Pesto Pasta

Ah, lovely pesto! Summer is here and so is the fresh basil. “But don’t you need oil and cheese to make pesto?” No way! These ingredients are traditional, but they can be simply omitted, resulting in a sauce that is much lighter and fresher in taste.


Pesto is an Italian oil-and-herb sauce, with garlic, pine nuts, and cheese. Given that I do not cook with oil or dairy, I simply left out the oil and cheese but kept the nuts (walnuts instead of pine nuts) and other ingredients.

Since oil is so traditional in pesto, you will notice the lack of fat/richness and the slipperiness when combined with noodles. But this is not a deal-breaker in my opinion, since you still get that wonderful punch of fresh basil and garlic, and a subtle richness from the nuts.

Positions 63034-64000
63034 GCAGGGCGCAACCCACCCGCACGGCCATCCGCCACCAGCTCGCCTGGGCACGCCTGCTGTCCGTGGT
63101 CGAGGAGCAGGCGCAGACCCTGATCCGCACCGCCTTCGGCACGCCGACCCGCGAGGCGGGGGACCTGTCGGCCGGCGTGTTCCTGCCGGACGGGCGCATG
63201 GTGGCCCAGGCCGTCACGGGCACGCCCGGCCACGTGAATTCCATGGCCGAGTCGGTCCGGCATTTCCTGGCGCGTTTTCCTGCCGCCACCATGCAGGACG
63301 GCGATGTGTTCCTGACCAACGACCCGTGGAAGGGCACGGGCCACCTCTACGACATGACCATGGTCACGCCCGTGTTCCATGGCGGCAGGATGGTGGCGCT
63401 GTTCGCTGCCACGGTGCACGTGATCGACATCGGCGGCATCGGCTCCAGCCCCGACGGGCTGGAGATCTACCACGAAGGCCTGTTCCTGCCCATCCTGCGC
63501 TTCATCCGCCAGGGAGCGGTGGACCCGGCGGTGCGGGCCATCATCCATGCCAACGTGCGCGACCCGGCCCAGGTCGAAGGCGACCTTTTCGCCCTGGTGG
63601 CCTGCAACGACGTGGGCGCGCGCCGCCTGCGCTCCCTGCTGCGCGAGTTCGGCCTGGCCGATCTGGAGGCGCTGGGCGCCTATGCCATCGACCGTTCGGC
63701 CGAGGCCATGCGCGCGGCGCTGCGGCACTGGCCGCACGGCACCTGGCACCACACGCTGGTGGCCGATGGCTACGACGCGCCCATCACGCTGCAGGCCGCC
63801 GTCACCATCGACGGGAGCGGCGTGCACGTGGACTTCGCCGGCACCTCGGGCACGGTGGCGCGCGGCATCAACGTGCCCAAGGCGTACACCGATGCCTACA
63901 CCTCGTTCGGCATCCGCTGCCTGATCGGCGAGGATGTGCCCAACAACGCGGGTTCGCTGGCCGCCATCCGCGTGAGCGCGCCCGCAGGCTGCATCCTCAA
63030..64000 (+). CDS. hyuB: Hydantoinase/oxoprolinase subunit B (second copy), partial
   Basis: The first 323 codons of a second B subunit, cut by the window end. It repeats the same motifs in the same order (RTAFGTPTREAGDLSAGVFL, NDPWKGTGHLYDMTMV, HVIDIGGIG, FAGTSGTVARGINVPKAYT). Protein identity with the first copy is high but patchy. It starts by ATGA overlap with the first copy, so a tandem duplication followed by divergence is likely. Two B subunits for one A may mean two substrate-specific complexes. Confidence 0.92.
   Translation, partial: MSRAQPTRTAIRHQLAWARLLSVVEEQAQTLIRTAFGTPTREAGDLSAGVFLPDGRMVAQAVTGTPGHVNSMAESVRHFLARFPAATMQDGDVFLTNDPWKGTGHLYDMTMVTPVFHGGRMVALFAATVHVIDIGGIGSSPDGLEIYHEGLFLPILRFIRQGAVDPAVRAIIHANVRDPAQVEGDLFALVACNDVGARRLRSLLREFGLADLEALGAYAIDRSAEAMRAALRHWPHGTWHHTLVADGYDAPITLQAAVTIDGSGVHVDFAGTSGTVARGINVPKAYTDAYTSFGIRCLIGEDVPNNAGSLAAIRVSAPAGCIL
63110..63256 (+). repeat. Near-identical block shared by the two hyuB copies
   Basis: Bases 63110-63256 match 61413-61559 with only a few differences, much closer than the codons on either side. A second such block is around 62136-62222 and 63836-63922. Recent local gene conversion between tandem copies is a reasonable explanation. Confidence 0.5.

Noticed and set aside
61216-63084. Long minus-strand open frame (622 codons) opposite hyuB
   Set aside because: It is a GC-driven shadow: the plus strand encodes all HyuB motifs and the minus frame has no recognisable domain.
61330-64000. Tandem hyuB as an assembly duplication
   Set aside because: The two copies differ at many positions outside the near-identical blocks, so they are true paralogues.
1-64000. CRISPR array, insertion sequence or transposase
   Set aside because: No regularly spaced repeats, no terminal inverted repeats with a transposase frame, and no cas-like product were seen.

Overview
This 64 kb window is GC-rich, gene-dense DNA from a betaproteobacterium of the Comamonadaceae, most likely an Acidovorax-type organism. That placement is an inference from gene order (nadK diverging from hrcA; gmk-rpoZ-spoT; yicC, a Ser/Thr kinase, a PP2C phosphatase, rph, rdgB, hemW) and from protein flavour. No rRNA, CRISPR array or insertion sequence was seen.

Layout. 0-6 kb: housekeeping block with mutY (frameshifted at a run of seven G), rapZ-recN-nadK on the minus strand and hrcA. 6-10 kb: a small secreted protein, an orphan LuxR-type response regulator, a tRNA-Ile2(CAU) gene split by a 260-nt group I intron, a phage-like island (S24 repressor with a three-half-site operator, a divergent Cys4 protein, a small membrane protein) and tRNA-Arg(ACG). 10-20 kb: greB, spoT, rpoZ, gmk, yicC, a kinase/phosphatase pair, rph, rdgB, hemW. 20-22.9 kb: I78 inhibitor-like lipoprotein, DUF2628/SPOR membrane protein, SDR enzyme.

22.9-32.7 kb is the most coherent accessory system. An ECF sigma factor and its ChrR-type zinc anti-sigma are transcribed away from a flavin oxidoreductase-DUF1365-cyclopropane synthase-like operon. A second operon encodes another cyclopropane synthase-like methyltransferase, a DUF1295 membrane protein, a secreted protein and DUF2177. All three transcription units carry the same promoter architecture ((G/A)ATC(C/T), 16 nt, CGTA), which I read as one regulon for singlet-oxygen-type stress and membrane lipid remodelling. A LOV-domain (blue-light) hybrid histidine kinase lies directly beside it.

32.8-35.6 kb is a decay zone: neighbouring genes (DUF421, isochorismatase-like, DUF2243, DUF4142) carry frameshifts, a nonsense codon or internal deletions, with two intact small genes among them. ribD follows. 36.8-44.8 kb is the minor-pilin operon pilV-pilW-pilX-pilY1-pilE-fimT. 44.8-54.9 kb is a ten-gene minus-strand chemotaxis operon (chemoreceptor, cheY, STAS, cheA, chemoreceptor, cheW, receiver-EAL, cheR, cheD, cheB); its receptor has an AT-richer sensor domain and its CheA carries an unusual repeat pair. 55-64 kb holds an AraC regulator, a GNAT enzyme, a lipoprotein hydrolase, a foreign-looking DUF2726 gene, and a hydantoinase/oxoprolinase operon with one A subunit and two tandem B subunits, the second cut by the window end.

Overall, it is a fresher, lighter sauce that is very versatile in use and preparation (see Notes below). Happy pesto-ing!

1/2 cup water
1/2 cup walnuts (1-1/2 ounces)
1/2 teaspoon minced fresh garlic
1 bunch fresh basil (30-40 large leaves, or about 2 ounces)
1 package (12-16 ounces) cooked pasta (spaghetti, fettuccini, vermicelli), to serve 4
Optional: 2 tablespoons walnuts

1. In a food processor, blend all ingredients until smooth (1 to 2 minutes), adding a bit of water as needed to thin.

2. Return the just-cooked and drained pasta to its cooking pot with the heat on medium-low, and add the pesto, stirring for 2-3 minutes until the pasta is completely coated and the pesto is warmed through (adding water as needed). Serve immediately as is, or with sautéed vegetables such as mushrooms, summer squash, onions, and fresh tomatoes. Optional: serve with grated walnuts on top (using a rotary cheese grater). See Notes for other serving ideas.

Preparation: 15 minutes
Serves: 4 (makes about 3/4 cup of sauce)